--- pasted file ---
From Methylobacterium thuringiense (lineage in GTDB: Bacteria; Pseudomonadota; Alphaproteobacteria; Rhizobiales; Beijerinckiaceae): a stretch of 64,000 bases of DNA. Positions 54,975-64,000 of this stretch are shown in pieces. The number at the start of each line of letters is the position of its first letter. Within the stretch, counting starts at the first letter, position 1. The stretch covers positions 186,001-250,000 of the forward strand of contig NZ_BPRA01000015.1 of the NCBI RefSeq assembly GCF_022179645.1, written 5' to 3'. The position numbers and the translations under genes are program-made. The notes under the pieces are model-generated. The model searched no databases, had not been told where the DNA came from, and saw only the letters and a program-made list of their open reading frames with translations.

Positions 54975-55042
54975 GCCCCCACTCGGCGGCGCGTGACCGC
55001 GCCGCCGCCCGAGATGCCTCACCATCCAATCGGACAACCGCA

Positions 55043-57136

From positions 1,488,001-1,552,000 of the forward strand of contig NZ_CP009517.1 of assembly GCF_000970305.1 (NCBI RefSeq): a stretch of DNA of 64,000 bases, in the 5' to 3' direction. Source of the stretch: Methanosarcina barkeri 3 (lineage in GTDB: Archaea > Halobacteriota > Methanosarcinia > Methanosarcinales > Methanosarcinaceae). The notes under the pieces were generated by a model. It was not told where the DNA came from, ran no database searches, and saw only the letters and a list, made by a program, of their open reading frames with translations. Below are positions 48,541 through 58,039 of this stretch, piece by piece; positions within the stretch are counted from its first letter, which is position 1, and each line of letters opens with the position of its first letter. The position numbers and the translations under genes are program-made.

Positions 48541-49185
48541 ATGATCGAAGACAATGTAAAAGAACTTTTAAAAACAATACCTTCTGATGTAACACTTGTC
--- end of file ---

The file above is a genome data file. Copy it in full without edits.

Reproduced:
From Methylobacterium thuringiense (lineage in GTDB: Bacteria; Pseudomonadota; Alphaproteobacteria; Rhizobiales; Beijerinckiaceae): a stretch of 64,000 bases of DNA. Positions 54,975-64,000 of this stretch are shown in pieces. The number at the start of each line of letters is the position of its first letter. Within the stretch, counting starts at the first letter, position 1. The stretch covers positions 186,001-250,000 of the forward strand of contig NZ_BPRA01000015.1 of the NCBI RefSeq assembly GCF_022179645.1, written 5' to 3'. The position numbers and the translations under genes are program-made. The notes under the pieces are model-generated. The model searched no databases, had not been told where the DNA came from, and saw only the letters and a program-made list of their open reading frames with translations.

Positions 54975-55042
54975 GCCCCCACTCGGCGGCGCGTGACCGC
55001 GCCGCCGCCCGAGATGCCTCACCATCCAATCGGACAACCGCA

Positions 55043-57136

From positions 1,488,001-1,552,000 of the forward strand of contig NZ_CP009517.1 of assembly GCF_000970305.1 (NCBI RefSeq): a stretch of DNA of 64,000 bases, in the 5' to 3' direction. Source of the stretch: Methanosarcina barkeri 3 (lineage in GTDB: Archaea > Halobacteriota > Methanosarcinia > Methanosarcinales > Methanosarcinaceae). The notes under the pieces were generated by a model. It was not told where the DNA came from, ran no database searches, and saw only the letters and a list, made by a program, of their open reading frames with translations. Below are positions 48,541 through 58,039 of this stretch, piece by piece; positions within the stretch are counted from its first letter, which is position 1, and each line of letters opens with the position of its first letter. The position numbers and the translations under genes are program-made.

Positions 48541-49185
48541 ATGATCGAAGACAATGTAAAAGAACTTTTAAAAACAATACCTTCTGATGTAACACTTGTC